|Coordinates: Coordinates: |
|Constituted||December 31, 1997|
|• Mayor||Georgette Critchley|
|• Federal riding||Bécancour—Nicolet—Saurel|
|• Prov. riding||Nicolet-Bécancour|
|• Total||83.40 km2 (32.20 sq mi)|
|• Land||64.31 km2 (24.83 sq mi)|
|• Density||30.4/km2 (79/sq mi)|
|• Pop 2006-2011||2.2%|
|Time zone||UTC−5 (EST)|
|• Summer (DST)||UTC−4 (EDT)|
|Area code(s)||450 and 579|
|Highways|| Route 132 |
Saint-François-du-Lac (French pronunciation: [sɛ̃ fʁɑ̃swa dy lak] (listen)) is a community in the Nicolet-Yamaska Regional County Municipality of Quebec, Canada. The population as of the Canada 2011 Census was 1,957. It is located at the confluence of the Saint Lawrence and Saint-François rivers, at the edge of Lac Saint-Pierre (hence its name, "Saint-François of the lake").
Saint-François-du-Lac was founded as a French Jesuit mission village for converted Abenaki and other native peoples during the colonial years. The community was called St.-Francois-de-Sales, after a French saint, or Odanak, the Abenaki name. Indians in the community included Abenaki and refugees from other tribes and the wars with English colonists in eastern New England. Particularly in the aftermath of King Philip's War, which devastated southern coastal tribes, warriors from Odanak participated in retaliation in many raids against English colonial settlements, sometimes in alliance with French military leaders. They brought back English captives, particularly women and children, who were sometimes ransomed to raise money, or adopted by the Abenaki or Mohawk in mission villages near Montreal. One of the first seigneurs of Saint-François-du-Lac was Jean Crevier de Saint-François, who purchased the seigneury from his brother-in-law Pierre Boucher in 1673.
Father Rale's War
This was one name for the armed engagements between New England settlements of mostly English colonists and the Wabanaki Confederacy (specifically the Mi'kmaq, Maliseet, and Abenaki), who were allied with New France. Indians fought from mission villages established by French priests along the northern border, which was in dispute between New England and New France through much of the 18th century.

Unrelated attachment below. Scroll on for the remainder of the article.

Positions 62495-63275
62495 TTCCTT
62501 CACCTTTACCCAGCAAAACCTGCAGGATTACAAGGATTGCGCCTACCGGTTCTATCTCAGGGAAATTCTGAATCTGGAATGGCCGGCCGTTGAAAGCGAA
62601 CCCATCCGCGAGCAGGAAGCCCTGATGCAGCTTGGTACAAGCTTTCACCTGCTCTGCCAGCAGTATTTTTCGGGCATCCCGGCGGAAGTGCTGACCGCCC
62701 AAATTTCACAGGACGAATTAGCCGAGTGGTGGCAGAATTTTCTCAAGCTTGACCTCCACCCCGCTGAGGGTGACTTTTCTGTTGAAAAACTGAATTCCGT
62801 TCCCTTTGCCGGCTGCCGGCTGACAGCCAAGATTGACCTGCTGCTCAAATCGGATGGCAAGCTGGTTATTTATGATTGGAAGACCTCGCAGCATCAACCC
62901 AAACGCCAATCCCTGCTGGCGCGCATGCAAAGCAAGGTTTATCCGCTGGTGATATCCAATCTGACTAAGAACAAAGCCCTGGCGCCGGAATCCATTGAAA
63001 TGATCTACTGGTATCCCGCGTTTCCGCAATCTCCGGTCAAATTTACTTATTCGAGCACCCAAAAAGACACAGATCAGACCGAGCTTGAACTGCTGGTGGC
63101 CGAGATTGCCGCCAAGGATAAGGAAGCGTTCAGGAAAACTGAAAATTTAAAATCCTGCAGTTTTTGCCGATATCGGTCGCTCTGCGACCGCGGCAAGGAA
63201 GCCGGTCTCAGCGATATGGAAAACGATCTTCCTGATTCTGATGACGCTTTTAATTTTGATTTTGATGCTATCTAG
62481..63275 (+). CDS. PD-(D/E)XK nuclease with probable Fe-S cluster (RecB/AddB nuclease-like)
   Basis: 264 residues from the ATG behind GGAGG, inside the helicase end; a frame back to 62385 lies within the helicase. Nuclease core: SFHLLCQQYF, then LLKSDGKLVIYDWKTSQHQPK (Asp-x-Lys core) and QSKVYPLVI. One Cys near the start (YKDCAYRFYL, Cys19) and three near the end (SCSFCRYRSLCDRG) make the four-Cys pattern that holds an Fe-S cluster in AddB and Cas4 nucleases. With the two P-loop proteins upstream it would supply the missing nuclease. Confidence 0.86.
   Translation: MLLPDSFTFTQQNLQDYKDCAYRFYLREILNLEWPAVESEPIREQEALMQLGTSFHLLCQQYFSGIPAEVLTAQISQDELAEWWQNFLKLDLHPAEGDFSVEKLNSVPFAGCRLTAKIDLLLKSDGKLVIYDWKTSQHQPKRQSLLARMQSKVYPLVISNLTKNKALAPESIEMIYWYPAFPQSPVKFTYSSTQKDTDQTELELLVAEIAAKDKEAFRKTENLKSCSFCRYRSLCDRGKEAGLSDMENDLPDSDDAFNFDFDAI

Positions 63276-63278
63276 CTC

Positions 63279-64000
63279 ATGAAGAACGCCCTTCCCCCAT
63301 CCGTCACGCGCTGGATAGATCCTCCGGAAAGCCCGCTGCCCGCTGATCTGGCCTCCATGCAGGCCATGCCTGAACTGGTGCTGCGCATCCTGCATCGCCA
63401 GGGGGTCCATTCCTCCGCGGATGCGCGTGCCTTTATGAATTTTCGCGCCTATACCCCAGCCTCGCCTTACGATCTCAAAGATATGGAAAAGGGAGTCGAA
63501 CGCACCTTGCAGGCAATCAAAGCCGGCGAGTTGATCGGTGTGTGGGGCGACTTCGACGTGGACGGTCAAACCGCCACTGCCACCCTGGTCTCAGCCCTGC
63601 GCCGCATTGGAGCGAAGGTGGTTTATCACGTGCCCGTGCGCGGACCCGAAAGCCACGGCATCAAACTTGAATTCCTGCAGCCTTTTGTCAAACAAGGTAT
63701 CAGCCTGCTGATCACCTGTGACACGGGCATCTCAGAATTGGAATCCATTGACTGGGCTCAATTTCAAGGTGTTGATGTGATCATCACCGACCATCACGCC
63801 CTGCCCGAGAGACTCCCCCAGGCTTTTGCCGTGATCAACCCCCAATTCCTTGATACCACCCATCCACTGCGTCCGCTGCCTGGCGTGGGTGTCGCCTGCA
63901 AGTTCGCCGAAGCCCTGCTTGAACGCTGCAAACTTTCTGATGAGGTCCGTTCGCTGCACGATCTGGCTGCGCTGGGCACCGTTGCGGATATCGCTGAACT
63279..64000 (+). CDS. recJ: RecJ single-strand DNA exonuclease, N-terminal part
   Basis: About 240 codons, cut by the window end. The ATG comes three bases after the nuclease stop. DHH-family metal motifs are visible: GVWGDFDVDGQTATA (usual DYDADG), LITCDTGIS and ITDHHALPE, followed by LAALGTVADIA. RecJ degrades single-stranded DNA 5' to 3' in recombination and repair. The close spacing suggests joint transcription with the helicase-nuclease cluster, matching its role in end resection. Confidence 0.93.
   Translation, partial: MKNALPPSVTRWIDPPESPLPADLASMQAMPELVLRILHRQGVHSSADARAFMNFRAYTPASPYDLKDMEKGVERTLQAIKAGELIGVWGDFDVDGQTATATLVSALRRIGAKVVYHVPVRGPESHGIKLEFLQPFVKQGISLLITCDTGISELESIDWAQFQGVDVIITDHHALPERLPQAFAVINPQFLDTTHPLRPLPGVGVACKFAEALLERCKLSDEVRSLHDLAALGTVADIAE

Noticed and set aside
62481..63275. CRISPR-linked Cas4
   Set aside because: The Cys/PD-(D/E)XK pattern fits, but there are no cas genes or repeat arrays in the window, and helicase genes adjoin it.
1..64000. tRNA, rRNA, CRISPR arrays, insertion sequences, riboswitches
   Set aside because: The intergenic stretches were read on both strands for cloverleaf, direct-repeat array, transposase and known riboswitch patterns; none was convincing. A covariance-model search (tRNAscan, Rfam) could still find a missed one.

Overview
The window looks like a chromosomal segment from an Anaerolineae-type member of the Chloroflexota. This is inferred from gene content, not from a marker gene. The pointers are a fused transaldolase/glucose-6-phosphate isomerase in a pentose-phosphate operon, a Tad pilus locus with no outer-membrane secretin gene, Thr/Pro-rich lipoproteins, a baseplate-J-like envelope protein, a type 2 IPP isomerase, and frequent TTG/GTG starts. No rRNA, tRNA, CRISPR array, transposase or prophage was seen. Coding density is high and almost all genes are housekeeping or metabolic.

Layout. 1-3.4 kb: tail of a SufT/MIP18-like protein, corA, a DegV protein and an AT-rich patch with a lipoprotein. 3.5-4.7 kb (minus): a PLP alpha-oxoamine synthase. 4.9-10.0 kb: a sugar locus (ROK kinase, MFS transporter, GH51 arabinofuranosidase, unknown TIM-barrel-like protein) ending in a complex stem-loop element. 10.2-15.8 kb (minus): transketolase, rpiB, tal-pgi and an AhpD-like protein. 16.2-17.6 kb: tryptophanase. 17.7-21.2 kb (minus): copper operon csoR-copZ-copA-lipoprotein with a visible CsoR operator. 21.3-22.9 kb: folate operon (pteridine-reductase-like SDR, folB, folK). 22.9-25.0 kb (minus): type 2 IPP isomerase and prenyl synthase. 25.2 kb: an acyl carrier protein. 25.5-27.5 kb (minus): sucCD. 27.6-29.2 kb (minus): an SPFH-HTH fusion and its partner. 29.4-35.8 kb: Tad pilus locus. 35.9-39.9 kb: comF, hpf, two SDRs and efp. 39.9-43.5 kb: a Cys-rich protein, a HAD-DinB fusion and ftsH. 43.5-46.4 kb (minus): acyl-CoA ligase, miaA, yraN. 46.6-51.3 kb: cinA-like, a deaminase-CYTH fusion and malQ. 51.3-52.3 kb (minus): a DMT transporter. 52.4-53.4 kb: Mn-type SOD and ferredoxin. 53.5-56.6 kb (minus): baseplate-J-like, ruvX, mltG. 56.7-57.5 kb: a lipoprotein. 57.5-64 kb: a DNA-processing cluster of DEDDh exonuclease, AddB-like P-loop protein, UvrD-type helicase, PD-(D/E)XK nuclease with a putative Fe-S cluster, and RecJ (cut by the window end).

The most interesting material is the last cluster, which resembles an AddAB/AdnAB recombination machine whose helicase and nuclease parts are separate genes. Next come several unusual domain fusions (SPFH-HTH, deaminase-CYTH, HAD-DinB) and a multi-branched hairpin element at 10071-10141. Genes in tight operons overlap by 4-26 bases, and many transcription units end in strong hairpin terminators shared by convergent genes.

Raids on Arrowsic (1722 and 1723)
During Father Rale's War, on September 10, 1722, some 400 or 500 St. Francis (Odanak, Quebec) and Mi'kmaq warriors attacked Arrowsic, Maine, in conjunction with Father Rale and Abenaki forces from Norridgewock, Maine.
Seven Years' War
During the Seven Years' War (also known as the French and Indian War in North America), the village and buildings of St. Francis were burned in an attack by Rogers' Rangers on October 4, 1759. This irregular British provincial force raided in Quebec. As a result of its defeat by Great Britain in this war, France ceded its territory in New France and east of the Mississippi River to Great Britain.
After the devastation of the warfare, First Nations people gradually settled again in this area. The English referred to the village as St. Francis for many years.
Years later Canada designated Odanak as an Indian reserve for Abenaki, next to the majority French-Canadian village of Saint-Francois-du-Lac, which historic name was restored. In the late 20th century, the national government made French an official language in the entire nation and further recognized ethnic French and Québecois interests.
(+) Amalgamation of the Parish and the Village of Saint-François-du-Lac on December 31, 1997.
Mother tongue language (2006)
- "Reference number 339367 in Banque de noms de lieux du Québec". toponymie.gouv.qc.ca (in French). Commission de toponymie du Québec.
- Ministère des Affaires municipales, des Régions et de l'Occupation du territoire: Saint-François-du-Lac
- Parliament of Canada Federal Riding History: BAS-RICHELIEU--NICOLET--BÉCANCOUR (Quebec)
- 2011 Statistics Canada Census Profile: Saint-François-du-Lac, Quebec
- Biography of Jean Crevier de Saint-François
- (William Williamson, p. 123)
- Statistics Canada: 1996, 2001, 2006, 2011 census
- 2006 Statistics Canada Community Profile: Saint-François-du-Lac, Quebec